So far my posts have tended towards revelatory extreme, as I have been processing what it means to find Asperger’s Syndrome playing a much larger part in my life than I ever imagined it could. In the physical world a small number of close and significant people have also read the posts and some have commented. There are things I need to say in order to maintain balance and realism about these revelations; I suspect others will need to attend to this kind of ‘tidying up’ also, when they share their status with relatives and friends.
Asperger’s traits are not symptoms of neurosis or mental illness. Nor are they necessarily disabling. In fact the opposite is true for me. Sensitivity, coupled with honesty means I feel certain things acutely and am prone to express those feelings rather than hide them. Sometimes that is unwelcome, but without that capacity I wouldn’t have been available to some very important people in my life, supporting them through their own troubles or traumas. I wouldn’t have been able to process some deep truths that have come my way, then re-worded them for others to understand better.
My ability to empathise, then to process the feelings I experience has enabled me to provide words and images that further explain difficult concepts for a wider audience. I’ll give an example; I have MS and some years ago helped set up the first MS Therapy Centre in Cornwall, my input included this page A little about Multiple Sclerosis, which forms part of the website for the Cornwall MS Therapy Centre. I built the original site, the page is all that now survives, after eight years – hey, but I’m proud of that! Here’s another link, in the picture I am fourth from the left, beaming and trying to hide from the camera!
I am deeply curious about life, people, the world and many specific subjects. It’s the curiosity which is important here, not the subjects of my interest: curious does not mean nosy! It means a desire to learn, find out or make sense of life through questioning or investigating. It is not a desire to discover someone else’s secrets in order to mock or claim foreknowledge. In fact it could be considered complimentary. If I am curious about you, what you do or how you live then I am actively taking an interest in you and your life; is that not enjoyable? Don’t you want that kind of attention? Some don’t of course and I have usually learned to my cost when I have asked too many questions!
Others clearly enjoy the interest and trust me with their personal thoughts and concerns, I really love them for that. These are true friends, they are few. This is normal, I understand – and if you are an Aspie reading this, I want to reassure you that in the big world of neurotypicality, most healthy individuals have only a small handful of really close friends. Social circles may be full of friendly acquaintances, slightly interesting folk, work colleagues who are likeable or of others who share a hobby; but still, close and deep friendship is a rare and precious thing. It is a privilege to have a trusting and deep friendship, including with family members and it is by no means automatic!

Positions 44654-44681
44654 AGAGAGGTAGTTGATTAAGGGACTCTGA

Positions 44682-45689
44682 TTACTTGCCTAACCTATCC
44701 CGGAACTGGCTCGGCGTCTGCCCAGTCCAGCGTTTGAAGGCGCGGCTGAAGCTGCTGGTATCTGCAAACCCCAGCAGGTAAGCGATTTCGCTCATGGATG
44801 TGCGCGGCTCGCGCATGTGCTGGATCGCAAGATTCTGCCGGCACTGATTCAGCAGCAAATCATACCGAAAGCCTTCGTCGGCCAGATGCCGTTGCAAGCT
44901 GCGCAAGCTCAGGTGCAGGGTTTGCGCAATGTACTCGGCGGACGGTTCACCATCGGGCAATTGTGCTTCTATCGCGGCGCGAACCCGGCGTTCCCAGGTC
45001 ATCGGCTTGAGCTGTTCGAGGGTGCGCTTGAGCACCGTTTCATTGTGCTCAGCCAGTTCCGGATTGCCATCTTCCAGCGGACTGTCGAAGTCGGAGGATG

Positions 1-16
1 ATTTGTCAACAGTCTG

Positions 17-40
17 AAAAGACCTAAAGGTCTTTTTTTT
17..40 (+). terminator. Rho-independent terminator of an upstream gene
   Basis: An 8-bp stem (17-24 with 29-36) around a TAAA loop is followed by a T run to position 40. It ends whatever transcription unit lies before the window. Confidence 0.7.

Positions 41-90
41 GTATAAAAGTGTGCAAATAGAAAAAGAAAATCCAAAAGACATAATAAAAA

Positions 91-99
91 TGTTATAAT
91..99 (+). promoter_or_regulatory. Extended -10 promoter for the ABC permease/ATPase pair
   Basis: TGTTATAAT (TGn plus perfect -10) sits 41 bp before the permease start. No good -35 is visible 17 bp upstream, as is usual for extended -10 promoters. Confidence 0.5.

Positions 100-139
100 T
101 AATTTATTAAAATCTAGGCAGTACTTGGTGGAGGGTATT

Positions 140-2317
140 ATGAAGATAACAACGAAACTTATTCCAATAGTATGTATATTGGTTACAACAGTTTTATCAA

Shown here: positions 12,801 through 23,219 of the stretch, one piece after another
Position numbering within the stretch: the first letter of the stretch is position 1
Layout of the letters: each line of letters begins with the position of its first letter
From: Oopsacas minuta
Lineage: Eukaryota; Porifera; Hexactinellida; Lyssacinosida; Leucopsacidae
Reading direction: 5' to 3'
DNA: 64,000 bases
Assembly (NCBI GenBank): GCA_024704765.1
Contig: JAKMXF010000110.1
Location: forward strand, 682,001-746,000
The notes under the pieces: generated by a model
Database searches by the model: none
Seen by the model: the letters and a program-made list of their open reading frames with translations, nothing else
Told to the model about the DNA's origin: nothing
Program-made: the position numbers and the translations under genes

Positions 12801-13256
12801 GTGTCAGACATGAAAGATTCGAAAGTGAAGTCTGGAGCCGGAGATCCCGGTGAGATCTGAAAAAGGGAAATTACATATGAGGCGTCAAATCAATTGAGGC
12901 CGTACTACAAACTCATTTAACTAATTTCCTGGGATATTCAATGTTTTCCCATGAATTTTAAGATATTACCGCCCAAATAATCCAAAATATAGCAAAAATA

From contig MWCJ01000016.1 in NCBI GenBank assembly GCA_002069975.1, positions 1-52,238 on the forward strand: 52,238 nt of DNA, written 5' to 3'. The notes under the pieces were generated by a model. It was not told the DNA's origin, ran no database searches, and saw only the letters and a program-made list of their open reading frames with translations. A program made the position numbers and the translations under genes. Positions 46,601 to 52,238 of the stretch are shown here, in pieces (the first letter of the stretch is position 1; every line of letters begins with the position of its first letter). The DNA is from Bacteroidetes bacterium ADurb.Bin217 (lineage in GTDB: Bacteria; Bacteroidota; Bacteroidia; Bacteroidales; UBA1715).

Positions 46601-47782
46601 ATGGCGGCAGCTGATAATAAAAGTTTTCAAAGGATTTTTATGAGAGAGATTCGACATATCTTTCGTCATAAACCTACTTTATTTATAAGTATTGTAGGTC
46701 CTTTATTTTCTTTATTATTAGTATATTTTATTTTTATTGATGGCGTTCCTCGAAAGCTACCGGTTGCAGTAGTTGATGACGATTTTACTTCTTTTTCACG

As I seem to be doing some personal mythbusting here, you might be interested in learning a bit more about what Asperger’s is not here’s where to find out.
Reading the above through, the issue with ‘finding friends’ in life is something I read a lot among the Aspie literature and social media. Here’s a thing: if those with Asperger’s are more inclined to honesty than the neurotypical, then be aware that perhaps your one or two close friends are more than many NT’s actually have. It is a myth that anyone can have loads of friends, it really is. Another lie from the world of those who frankly are more frightened of being alone than you or I should ever be!
For those of you that would like to know more about Asperger’s in Females, visit lovely Samantha Craft’s blog here (Everyday Asperger’s) and read about the traits as she describes them. Non-clinical and non-threatening, the reality of living in a world that can be utterly confusing finds some explanation for some of us here. Enjoy.